Where is the “nasopharynx” in your body ? : Nasopharynx is the small area located behind your nose and above the back of your throat. What is nasopharyngeal cancer (NPC) ?: NPC is cancer that occurs in the nasopharynx, an area located behind your nose and above the back of your throat. NPC is difficult to detect early, probably because the nasopharynx isn't easy to examine (it is impossible to see unless an endoscope is used in an ENT clinic) and symptoms of NPC mimic those of many other conditions. In its early stages, NPC may not even cause any symptoms !Possible noticeable symptoms of NPC include:•A lump in your neck caused by a swollen lymph node •Bloody discharge from your nose•Nasal congestion/blockage on one side of your nose•Hearing loss in one ear -otitis media wth effusion•Frequent ear infections•Headaches•Double vision•Face and neck pain
Nasopharyngeal cancer (NPC) 3-fold pamplet (English language)
(PDF files will open in a new window)
Nasopharyngeal cancer (NPC) 3-fold pamplet (Bahasa Malaysia/Malay language)
Nasopharyngeal cancer (NPC) 3-fold pamplet (Chinese language)
This patient education is provided in good faith to help patients and their families learn more about their medical conditions, the options available to them and the possible consequences of their decisions. This information is not intended to be used for diagnosis, or treatment of any specific individual. Please consult with your ENT doctor regarding your particular circumstances.
What are the complications ?NPC frequently spreads (metastasizes) beyond the nasopharynx. Many people with NPC have regional metastases, meaning cancer cells from the initial tumor have migrated to nearby areas, such as lymph nodes in the neck, causing the lymph nodes to be swollen. Cancer cells that spread beyond the head and neck (distant metastases) most commonly travel to the bones and bone marrow, lungs and liver. Just like any cancers, death is inevitable in advanced disease.What are the risk factors ?Researchers have identified some risk factors that appear to increase your risk of developing NPC, including:•Gender. Men have about double the risk of developing cancer of the nasopharnyx as women do. •Race & Genetics. This type of cancer more commonly affects people in Asia and northern Africa. In Malaysia, the Chinese in particular has a higher risk of NPC and in Sarawak, the Bidayuhs and Ibans.•Age. Most cases of NPC occur in people between the ages of 30 and 55. However, it can still occur outside this age group.•Salt-cured food. Chemicals released in steam when cooking salt-cured foods, such as fish, preserved vegetables and Chinese herbs, may enter the nasal cavity, increasing the risk of NPC. In China, NPC has been linked to high consumption of salted fish, and as people in Southeast China are adopting a more Western diet, their rates of NPC have been declining.•Preserved meats. Preserved meats contain high levels of nitrates, contributing to the production of carcinogenic agent nitrosamine, which may increase the risk of NPC.•Infection by Epstein-Barr virus (EBV)-virus particles of EBV has been found in many cases of NPC. It is believed that EBV infection contributes to the early cancer transformation changes •Family history.Having a family member with NPC increases your risk of the disease, This could be due to genetic or environmental factors.How is NPC diagnosis made ?Diagnosing NPC usually begins with a general examination by the ENT doctor. Your doctor will ask questions about your symptoms. He or she may press on your neck to feel for swelling in your lymph nodes.Because early signs and symptoms of NPC are not specific to the disease, the initial symptoms may be ignored or diagnosis may be elusive. Your doctor will also use the endoscope (an endoscope is a thin, tube-like instrument with a light and a camera lens for viewing) to examine your nose and nasopharynx. Narrow Band Imaging (NBI) endoscopy also offers an extra advantage in the early detection of cancer lesion. Once a suspicious lesion is seen,another instrument to take a small tissue sample (biopsy) to be tested for cancer. Biopsy refers to the removal of cells or tissues so they can be viewed under a microscope in a laboratory by a pathologist to check for signs of cancer. A biopsy is the only sure way to diagnose NPC beyond doubt ! Once the diagnosis is confirmed, your doctor orders other tests to determine the extent (stage) of the cancer. This may include chest X-ray, CT scan of the neck and ultrasound of the liver. Many people are not diagnosed with NPC until it has spread, probably because the nasopharynx is not easy to examine and symptoms of this cancer mimic those of many other conditions. Even a nasal polyp can sometimes mimic NPC. However, as NPC becomes more advanced, it also becomes more difficult to treat successfully.So what is the treatment and chances of cure?Your main treatment options for NPC are radiation therapy/radiotherapy, chemotherapy or a combination of the two. Radiotherapy is a cancer treatment that uses high-energy x-rays or other types of radiation to kill cancer cells or keep them from growing. Chemotherapy is a cancer treatment that uses drugs to stop the growth of cancer cells, either by killing the cells or by stopping them from multiplying. Prognosis (chance of recovery) and treatment options depend on the following:•The stage of the cancer (whether it affects part of the nasopharynx, involves the whole nasopharynx, or has spread to other places in the body).•The type of NPC (WHO Type I, II or III).•The size of the neck lymph nodes.•The patient's age and general health.Surgery is not often used as a first-line treatment for NPC unless for:•Recurrence of cancer in the neck. oHere, neck disssection can be performed to remove the diseased lymph nodes.oPrior to this, FNAC and CT or preferably PET-CT scan can be performed to confirm that the disease has indeed spread to the lymphatic chain in the neck.•Recurrence of cancer in the nasopharynxoSurgical options are possible in the form of nasopharyngectomy, whether done endoscopically or via open approach.oThe option for treatment also include brachytherapy (a very precise form of radiation therapy localised to the nasopharynx only, limiting the radiation dose and damage to important neighbouring structures eg. eye, brain) or other forms of stereotactic radiosurgery•Other concurrent conditions associated with NPC oOtitis Media with Effusion i.e fluid behind the ear drum -usually a ventiilation/drainage tube (grommet) can be inserted onto the eardrumoVocal Cord Paralysis- if symptomatic of choking on fluid intake, corrective surgery can be performed to mobilise the vocal cords into a particular position to overcome this problem.How do I prevent NPC ?Unfortunately, NO sure way exists to prevent NPC. However, you can take steps to reduce your risk of the disease. For instance, cut back on the amount of salt-cured foods and preserved meats that you eat, or choose to avoid these foods altogether.Random IgE antibody tumour marker screening is not advisable and best done only after taking into consideration the family history and a complete physical and endoscopic examination.In those with strong family history (i.e parents, siblings had NPC before), regular surveillance examination and endoscopy is advised to detect early onset of disease.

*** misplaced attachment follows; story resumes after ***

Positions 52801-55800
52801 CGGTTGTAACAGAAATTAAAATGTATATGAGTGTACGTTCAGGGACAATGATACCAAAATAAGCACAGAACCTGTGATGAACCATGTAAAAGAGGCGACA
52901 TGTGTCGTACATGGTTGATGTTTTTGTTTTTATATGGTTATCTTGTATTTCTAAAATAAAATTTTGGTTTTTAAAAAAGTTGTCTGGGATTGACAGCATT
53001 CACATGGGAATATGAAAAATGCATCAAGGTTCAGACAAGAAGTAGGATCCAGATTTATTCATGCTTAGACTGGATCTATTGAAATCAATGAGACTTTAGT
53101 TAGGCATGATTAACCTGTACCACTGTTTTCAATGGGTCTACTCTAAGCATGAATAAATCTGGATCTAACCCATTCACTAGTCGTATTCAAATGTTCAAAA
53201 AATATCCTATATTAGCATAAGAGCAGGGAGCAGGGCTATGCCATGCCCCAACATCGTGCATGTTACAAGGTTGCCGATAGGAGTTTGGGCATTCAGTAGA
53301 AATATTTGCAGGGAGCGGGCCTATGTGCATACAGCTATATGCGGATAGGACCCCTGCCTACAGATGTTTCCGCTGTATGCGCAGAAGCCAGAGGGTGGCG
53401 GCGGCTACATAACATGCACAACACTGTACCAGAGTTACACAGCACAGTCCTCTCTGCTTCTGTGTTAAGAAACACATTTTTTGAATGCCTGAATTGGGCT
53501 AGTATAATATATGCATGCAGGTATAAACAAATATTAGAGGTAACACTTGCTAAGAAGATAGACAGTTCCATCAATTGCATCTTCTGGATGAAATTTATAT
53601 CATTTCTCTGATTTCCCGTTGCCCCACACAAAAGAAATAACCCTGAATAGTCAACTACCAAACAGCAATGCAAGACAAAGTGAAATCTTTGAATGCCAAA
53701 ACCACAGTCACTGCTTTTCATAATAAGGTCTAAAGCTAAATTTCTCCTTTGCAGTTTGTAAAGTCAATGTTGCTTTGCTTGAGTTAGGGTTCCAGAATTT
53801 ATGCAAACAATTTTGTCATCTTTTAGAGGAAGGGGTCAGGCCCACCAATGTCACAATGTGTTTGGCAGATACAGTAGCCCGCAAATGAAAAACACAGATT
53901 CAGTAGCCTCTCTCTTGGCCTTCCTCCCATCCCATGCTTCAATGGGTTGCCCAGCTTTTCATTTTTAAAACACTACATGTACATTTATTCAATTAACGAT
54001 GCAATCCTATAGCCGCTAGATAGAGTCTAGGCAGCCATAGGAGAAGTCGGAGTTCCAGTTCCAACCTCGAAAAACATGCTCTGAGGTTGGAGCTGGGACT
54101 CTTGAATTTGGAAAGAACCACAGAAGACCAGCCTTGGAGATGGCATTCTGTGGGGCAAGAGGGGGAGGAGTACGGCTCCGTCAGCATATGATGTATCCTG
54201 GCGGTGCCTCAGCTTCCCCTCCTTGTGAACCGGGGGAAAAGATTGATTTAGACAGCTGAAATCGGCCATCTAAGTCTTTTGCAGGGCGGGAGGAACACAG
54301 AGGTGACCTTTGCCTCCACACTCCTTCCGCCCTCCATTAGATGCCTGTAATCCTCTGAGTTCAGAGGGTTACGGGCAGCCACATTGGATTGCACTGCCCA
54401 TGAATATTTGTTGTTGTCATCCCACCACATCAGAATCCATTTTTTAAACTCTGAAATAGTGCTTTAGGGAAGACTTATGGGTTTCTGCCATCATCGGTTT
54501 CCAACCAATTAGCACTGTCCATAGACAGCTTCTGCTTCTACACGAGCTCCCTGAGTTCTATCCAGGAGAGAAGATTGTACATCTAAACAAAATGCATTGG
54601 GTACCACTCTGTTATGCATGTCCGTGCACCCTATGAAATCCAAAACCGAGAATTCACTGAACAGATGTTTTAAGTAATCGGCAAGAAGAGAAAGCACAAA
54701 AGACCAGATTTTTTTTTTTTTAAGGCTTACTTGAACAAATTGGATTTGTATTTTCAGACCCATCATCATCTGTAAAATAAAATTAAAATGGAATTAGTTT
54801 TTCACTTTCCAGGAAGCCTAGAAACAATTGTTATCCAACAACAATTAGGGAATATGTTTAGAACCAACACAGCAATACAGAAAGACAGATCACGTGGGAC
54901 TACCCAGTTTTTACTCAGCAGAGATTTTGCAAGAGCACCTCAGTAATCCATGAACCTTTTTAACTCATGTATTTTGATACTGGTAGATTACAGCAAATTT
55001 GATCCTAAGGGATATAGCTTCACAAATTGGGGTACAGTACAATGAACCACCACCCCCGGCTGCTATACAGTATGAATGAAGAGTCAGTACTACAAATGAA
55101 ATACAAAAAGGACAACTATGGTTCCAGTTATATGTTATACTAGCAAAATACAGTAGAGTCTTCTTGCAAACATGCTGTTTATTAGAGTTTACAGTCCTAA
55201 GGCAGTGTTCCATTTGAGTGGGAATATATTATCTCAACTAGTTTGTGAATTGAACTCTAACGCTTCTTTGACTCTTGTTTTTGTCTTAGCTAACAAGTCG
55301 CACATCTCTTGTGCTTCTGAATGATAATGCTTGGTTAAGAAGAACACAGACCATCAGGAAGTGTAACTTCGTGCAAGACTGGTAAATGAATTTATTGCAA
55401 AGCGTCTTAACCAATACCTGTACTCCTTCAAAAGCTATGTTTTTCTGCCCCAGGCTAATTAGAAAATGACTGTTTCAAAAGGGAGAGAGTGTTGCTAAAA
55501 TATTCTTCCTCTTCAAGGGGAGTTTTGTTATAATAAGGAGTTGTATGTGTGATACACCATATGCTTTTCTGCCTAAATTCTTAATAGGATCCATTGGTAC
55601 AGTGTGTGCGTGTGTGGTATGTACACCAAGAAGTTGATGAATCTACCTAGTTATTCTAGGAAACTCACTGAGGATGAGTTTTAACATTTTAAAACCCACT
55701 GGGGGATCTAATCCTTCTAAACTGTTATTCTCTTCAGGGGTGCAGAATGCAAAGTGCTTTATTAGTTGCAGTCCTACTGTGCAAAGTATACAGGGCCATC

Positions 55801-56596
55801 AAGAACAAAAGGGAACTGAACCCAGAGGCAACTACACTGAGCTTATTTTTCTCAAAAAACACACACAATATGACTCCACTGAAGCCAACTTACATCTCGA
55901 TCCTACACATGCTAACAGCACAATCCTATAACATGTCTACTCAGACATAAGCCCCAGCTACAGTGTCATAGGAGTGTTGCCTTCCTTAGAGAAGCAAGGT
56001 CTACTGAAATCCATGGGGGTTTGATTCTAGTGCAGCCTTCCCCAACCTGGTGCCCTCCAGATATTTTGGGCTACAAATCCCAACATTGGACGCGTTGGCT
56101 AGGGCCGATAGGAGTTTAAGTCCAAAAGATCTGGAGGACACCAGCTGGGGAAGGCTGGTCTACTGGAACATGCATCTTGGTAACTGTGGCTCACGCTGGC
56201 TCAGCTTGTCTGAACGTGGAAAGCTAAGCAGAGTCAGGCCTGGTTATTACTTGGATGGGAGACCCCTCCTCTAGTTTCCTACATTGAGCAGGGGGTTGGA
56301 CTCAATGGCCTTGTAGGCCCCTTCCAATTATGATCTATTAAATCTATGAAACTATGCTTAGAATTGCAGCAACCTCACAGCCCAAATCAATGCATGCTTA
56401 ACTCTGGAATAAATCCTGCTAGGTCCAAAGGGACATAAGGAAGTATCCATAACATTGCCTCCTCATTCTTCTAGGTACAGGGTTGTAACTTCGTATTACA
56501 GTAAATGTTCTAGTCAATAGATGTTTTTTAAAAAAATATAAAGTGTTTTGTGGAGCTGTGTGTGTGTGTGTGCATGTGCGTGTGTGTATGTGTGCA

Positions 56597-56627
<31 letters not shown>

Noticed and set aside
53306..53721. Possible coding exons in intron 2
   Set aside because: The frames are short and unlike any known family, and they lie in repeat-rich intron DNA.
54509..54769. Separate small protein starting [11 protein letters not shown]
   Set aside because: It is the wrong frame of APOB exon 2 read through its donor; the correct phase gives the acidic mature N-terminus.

This is how Epstein-Barr virus (EBV) looks like under the electron microscope.(image source: Wikipedia)
Best viewed with Google Chrome browser
The number 1 head and neck cancer in Malaysia is nasopharyngeal cancer (NPC). Other common cancers include oral cavity cancers (eg. tongue, floor of mouth, buccal region).Based on the 2006 Malaysian National Cancer Registry NCR (refer to graph on the right), the commonest Head & Neck Cancers (by frequency) were: 1.Nasopharyngeal Cancer (NPC) (981 cases)2.Thyroid Cancer (891)3.Oral Cancer (428) 4.Laryngeal Cancer (216)5.Salivary Gland Cancer (142)6.Pharyngeal Cancer (113)7.Sinonasal Cancer (113)In 2007, there were 900 NPC cases geal cancer diagnosed in 2007 and registered at NCR, comprising of 685 males and 255 females. Based on 2007 Malaysian NCR (the latest officially published registry report), NPC is the:•4th commonest cancer among Malaysian (behind cancers of the breast, colorectal and lung in that sequence )•commonest cancer in the Head & Neck region•3rd commonest cancer among males in Malaysia.The incidence was more than 2 folds higher among males when compared to females. Chinese were found to have higher incidence rate compared to Malay and Indian. The incidence of nasopharyngeal cancer increases with age. The peak of Age-specific Incidence Rate was at the 70-75 age groups. Unfortunately, the majority of NPC was detected at the late stages of III and IV. The percentage of the cancer detected at the early stages of I and II was only 34%
unfortunately, most NPC cases are diagnosed late !
Reference: 1. Malaysia Cancer Registry 2006 and 2007
Top 10 cancers in Malaysia ! (source: NCR2007)
Top Head & Neck cancers in Malaysia ! (source: NCR2006)
Left picture showing a suspicious mass (the white arrow) seen under conventional white light. The right picture showing similar site using Narrow-Band Imaging (NBI) where irregular blood vesssels pattern is clearly seen depsite the copius secretion and mucus over the local site. “Can you see the tumour ?”
DR. VINCENT TANConsultant Ear, Nose and Throat, Head and Neck Surgeon,MD (UKM), MS ORL-HNS (UKM), DOHNS RCS Edinburgh (UK), MRCS Edinburgh (UK), Postgrad. Cert.in Allergy (UK), A.M. (Mal), Fellowship in Rhinology (Singapore)Fellowship in Head and Neck Oncology & Surgery (Amsterdam)